An examination of layperson perceptions of the use of explicit and implicit social influence strategies in witness interviews

Fallon, Laura (2021) An examination of layperson perceptions of the use of explicit and implicit social influence strategies in witness interviews. Doctoral (PhD) thesis, Memorial University of Newfoundland.

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The use of social influence in witness interviews, particularly implicit influence strategies, is an emerging practical and scholarly concern. In particular, how laypeople perceive such strategies is critically important, as they may one day serve as jury members tasked with evaluating witness evidence. Across four experiments, layperson perceptions of the use of explicit and implicit influence strategies in witness interviews were examined. In Experiment 1, participants (N = 293) read a witness interview transcript in which the interviewer employed an explicit influence strategy (i.e., threat), implicit strategy (i.e., minimization), or no strategy, and answered questions about the exchange between interviewer and interviewee. In Experiment 2, participants (N = 293) viewed an excerpt from a witness interview in which the interviewer used one of six influence strategies (i.e., threat, explicit leniency, four types of minimization) or no strategy, and rated the consequences the witness would face if they complied with the interviewer or failed to do so, and various aspects of the interviewer’s behaviour. In Experiment 3 and 4 (N’s = 286), participants read a transcript of a simulated murder trial where an explicit or implicit social influence tactic was used to convince an alibi witness to change his story (threat, explicit leniency, high-level minimization, low-level minimization, unprompted change, no-change). Participants were asked to render a verdict and answer questions about the alibi witness interview described in the transcript. The results from the first two experiments, in line with previous research, indicated that while laypeople can detect the message conveyed by implicit influence strategies, they do not fully recognize the potential risk of using such strategies. While Experiment 3 and 4 indicated that the use of explicit or implicit influence strategies did not impact verdicts – which is in line with findings in the suspect literature – there was also no impact of the alibi witness’ testimony on verdicts at all, suggesting that there are fundamental differences between witness admissions and confessions from suspects when it comes to their impact on courtroom decisions. Implications of these findings for the evaluation of witness statements in the courtroom are discussed.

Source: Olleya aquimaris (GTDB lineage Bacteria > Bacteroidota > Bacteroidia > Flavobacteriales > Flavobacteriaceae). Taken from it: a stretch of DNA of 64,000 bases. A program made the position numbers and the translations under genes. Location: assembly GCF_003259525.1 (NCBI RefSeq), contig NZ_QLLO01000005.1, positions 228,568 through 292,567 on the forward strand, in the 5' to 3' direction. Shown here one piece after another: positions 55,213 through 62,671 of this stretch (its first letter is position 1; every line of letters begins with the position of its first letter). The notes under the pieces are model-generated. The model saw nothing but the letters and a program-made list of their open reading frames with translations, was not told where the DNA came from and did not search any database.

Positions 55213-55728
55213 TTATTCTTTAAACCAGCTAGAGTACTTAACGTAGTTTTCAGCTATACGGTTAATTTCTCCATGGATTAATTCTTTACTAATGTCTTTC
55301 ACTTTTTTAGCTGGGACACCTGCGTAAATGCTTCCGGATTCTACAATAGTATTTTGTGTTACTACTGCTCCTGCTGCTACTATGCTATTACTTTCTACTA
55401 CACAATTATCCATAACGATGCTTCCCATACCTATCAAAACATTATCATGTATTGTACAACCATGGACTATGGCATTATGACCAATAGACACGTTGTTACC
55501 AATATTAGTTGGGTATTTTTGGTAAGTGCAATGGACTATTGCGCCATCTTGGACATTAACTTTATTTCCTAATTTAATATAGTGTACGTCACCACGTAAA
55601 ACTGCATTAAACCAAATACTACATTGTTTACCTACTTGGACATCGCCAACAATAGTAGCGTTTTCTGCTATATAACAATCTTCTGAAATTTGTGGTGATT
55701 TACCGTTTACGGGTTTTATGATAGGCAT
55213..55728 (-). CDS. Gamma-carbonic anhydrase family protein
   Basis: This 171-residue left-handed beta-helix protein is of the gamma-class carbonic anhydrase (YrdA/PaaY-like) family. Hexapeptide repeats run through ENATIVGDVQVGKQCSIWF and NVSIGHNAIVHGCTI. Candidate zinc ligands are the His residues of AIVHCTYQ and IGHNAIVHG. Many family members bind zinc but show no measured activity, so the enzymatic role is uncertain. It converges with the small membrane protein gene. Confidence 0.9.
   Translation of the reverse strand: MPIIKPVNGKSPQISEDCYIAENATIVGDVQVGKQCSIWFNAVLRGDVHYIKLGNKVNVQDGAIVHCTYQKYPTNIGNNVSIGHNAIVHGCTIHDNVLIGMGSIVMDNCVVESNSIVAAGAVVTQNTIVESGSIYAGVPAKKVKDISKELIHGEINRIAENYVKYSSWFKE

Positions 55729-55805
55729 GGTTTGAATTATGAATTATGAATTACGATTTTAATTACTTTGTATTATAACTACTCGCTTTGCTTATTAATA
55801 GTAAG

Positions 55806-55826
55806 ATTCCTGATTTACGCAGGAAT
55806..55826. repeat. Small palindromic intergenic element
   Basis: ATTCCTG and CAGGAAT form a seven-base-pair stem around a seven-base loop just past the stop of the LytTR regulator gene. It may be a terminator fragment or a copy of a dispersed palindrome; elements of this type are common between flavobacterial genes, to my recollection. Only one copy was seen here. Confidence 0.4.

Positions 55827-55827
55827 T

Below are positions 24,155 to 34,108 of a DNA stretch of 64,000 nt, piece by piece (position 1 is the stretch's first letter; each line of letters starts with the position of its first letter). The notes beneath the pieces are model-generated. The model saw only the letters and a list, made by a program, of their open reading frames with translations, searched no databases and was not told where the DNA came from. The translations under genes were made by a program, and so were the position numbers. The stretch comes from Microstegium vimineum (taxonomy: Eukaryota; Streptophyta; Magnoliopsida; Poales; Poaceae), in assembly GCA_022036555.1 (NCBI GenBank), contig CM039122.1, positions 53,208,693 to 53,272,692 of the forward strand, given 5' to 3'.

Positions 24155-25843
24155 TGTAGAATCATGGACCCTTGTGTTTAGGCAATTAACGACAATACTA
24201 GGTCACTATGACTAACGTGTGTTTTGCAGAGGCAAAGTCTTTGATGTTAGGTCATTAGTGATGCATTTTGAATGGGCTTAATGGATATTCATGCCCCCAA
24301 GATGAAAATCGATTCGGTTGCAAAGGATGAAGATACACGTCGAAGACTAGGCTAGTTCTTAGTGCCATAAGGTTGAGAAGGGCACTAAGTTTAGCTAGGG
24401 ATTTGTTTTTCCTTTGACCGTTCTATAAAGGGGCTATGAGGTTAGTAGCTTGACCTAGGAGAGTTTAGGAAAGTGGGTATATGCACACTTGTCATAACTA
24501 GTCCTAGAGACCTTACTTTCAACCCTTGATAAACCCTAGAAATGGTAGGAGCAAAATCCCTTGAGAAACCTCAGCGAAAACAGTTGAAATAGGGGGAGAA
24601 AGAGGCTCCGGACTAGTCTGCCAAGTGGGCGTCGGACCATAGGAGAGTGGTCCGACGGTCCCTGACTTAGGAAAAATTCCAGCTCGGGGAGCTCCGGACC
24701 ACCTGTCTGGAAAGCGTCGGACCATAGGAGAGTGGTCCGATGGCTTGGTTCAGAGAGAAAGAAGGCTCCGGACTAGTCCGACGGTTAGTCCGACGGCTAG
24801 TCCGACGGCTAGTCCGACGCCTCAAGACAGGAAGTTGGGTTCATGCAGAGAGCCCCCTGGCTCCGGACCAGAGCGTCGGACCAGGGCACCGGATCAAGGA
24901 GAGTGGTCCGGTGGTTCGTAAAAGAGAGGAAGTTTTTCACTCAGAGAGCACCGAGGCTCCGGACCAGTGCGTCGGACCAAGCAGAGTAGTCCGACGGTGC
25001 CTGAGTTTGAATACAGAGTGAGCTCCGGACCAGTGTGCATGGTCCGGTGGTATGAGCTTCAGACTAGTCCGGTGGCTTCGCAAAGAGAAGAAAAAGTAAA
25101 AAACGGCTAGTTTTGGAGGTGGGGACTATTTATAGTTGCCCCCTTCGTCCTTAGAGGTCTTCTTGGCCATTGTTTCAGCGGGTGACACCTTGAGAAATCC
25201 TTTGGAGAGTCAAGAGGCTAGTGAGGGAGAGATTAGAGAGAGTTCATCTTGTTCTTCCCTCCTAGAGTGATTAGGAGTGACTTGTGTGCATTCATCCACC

Item Type: Thesis (Doctoral (PhD))
Item ID: 15190
Additional Information: Includes bibliographical references (pages 137-157).
Keywords: police, witness, interview, compliance, coercion
Department(s): Humanities and Social Sciences, Faculty of > Psychology
Science, Faculty of > Psychology
Date: May 2021
Date Type: Submission
Digital Object Identifier (DOI):
Library of Congress Subject Heading: Influence (Psychology); Witnesses; Interviewing--Technique; Examination of witnesses; Perception.

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